The conquest of New Amsterdam by the English, in 1664, included Delaware, which now became the property of the Duke of York. The Duke's Laws, framed by Nicolls for New York, were at length extended to Delaware, and the people were granted some measure of self-government. In 1682, however, the year of the founding of Pennsylvania, the duke sold Delaware to William Penn, and the colony, which came to be called the "Three Lower Counties," or the "Territories," was the same year annexed to Pennsylvania. From this time it was in possession of the Penns and had no separate governor. Though the colony secured a separate legislature in 1702, under a charter of privileges granted by Penn, its history to the time of the Revolution was identified with that of its great neighbor to the North.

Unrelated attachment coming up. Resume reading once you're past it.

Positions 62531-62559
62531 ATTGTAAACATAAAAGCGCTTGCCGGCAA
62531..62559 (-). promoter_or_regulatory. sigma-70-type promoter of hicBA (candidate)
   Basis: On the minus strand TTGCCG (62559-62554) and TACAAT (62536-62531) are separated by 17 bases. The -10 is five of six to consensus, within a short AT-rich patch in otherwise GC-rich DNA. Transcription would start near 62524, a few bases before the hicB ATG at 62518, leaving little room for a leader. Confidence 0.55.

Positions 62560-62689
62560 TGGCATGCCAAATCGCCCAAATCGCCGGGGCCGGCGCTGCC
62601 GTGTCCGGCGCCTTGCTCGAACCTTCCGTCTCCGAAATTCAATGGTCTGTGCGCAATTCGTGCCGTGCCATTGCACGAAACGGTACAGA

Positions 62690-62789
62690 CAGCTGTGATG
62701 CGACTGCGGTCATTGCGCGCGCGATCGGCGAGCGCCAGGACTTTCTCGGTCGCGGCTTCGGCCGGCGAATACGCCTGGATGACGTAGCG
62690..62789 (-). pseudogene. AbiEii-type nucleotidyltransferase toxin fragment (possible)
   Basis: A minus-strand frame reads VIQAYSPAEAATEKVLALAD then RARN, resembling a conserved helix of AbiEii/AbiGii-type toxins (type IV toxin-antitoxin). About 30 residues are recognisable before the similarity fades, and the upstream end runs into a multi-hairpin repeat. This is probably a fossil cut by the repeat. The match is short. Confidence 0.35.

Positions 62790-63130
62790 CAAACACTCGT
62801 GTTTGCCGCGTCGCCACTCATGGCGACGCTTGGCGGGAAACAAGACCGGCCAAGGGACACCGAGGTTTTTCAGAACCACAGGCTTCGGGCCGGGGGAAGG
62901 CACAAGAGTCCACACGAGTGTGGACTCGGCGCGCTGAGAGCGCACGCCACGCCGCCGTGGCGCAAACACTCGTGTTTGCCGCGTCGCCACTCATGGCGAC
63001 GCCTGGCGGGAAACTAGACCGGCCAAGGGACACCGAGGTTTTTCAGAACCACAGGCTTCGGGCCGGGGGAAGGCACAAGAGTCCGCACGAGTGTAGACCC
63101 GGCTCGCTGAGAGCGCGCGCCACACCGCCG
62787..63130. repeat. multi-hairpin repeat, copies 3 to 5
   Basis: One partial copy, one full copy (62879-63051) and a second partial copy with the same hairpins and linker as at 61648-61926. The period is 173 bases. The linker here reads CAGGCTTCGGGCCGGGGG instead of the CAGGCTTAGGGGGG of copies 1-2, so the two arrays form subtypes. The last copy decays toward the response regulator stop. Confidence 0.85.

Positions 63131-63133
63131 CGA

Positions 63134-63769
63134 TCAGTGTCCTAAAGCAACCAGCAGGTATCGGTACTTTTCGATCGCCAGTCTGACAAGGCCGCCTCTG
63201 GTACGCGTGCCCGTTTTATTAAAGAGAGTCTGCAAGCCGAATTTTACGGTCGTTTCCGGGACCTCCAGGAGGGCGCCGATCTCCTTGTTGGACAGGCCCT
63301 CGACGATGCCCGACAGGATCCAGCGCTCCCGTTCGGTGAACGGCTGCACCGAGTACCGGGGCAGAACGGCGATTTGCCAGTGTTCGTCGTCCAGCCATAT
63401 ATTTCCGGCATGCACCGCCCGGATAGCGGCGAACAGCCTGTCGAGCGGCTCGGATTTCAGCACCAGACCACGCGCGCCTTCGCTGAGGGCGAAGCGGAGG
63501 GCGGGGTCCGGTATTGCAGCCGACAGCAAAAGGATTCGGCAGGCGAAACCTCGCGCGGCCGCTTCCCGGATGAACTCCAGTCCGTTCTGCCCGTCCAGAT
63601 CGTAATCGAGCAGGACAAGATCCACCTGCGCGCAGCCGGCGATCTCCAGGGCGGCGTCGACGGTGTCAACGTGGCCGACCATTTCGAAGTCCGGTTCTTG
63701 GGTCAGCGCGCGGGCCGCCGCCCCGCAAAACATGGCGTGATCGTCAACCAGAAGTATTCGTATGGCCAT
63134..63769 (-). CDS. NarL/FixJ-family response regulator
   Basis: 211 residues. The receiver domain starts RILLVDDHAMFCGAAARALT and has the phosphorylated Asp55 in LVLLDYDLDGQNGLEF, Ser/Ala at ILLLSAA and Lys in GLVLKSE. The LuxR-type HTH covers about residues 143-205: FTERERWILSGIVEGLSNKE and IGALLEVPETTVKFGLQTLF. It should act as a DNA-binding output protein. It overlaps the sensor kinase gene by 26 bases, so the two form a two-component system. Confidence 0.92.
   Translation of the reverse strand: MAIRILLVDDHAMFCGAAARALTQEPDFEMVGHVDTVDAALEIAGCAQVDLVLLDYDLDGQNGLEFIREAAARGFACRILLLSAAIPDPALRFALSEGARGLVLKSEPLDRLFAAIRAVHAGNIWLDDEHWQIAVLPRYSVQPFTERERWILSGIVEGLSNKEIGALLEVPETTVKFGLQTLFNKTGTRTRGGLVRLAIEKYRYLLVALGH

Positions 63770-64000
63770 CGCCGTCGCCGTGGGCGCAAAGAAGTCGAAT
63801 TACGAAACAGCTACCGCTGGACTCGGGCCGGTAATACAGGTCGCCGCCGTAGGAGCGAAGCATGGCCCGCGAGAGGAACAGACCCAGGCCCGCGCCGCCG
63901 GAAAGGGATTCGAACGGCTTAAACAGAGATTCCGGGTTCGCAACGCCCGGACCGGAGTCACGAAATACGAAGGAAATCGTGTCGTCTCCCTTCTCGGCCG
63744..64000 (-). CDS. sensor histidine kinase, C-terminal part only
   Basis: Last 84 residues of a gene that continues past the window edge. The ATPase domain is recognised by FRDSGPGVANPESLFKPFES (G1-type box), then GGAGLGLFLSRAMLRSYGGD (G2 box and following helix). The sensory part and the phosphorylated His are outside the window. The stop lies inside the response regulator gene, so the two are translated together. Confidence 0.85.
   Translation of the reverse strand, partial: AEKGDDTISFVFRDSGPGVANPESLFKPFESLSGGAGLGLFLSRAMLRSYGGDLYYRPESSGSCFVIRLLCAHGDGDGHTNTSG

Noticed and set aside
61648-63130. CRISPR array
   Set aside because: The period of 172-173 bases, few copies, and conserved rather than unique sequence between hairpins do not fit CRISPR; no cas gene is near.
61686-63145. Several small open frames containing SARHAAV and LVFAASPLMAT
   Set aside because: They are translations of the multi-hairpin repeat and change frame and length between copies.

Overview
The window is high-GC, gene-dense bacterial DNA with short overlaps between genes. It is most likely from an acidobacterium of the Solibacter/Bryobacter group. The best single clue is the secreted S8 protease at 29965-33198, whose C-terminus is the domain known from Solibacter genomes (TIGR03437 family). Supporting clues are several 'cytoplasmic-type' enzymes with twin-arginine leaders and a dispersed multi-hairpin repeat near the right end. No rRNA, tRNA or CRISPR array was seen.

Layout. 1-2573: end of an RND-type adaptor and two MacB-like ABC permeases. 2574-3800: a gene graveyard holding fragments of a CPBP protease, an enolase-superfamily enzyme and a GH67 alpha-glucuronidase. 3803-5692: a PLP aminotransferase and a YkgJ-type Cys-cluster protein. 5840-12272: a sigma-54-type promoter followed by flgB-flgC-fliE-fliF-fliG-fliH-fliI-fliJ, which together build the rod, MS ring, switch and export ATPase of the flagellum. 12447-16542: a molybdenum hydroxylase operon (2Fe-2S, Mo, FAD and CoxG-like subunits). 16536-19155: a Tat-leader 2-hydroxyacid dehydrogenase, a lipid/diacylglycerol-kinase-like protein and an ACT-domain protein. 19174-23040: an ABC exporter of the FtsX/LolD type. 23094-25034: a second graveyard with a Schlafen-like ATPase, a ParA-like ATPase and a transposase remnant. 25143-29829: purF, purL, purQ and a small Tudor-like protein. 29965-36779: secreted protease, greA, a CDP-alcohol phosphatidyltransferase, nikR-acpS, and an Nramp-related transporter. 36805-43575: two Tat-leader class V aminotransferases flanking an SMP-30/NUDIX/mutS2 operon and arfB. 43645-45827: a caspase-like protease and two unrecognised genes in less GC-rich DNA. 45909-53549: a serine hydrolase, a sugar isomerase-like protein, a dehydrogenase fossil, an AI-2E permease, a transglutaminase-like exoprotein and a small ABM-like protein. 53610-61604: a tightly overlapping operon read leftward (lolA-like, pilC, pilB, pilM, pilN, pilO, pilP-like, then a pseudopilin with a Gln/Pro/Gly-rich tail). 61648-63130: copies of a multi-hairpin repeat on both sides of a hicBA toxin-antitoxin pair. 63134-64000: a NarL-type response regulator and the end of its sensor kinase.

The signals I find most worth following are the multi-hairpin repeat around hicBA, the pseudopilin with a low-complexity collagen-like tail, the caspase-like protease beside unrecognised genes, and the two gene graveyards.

Footnotes

1See Bancroft, Vol. II, p. 502. William Usselinx, a Hollander and one of the founders of the Dutch West India Company, was the first to lead Sweden into this enterprise. Refused a charter by his own country, he turned to Sweden and became one of the projectors of the new company. Sweden's only right to American soil lay in the assumption that unappropriated lands were common property. See Jameson, in American Historical Association Papers, II.[return]

Source: "History of the United States of America," by Henry William Elson, The MacMillan Company, New York, 1904. Chapter VII p. 149-151. Transcribed by Kathy Leigh.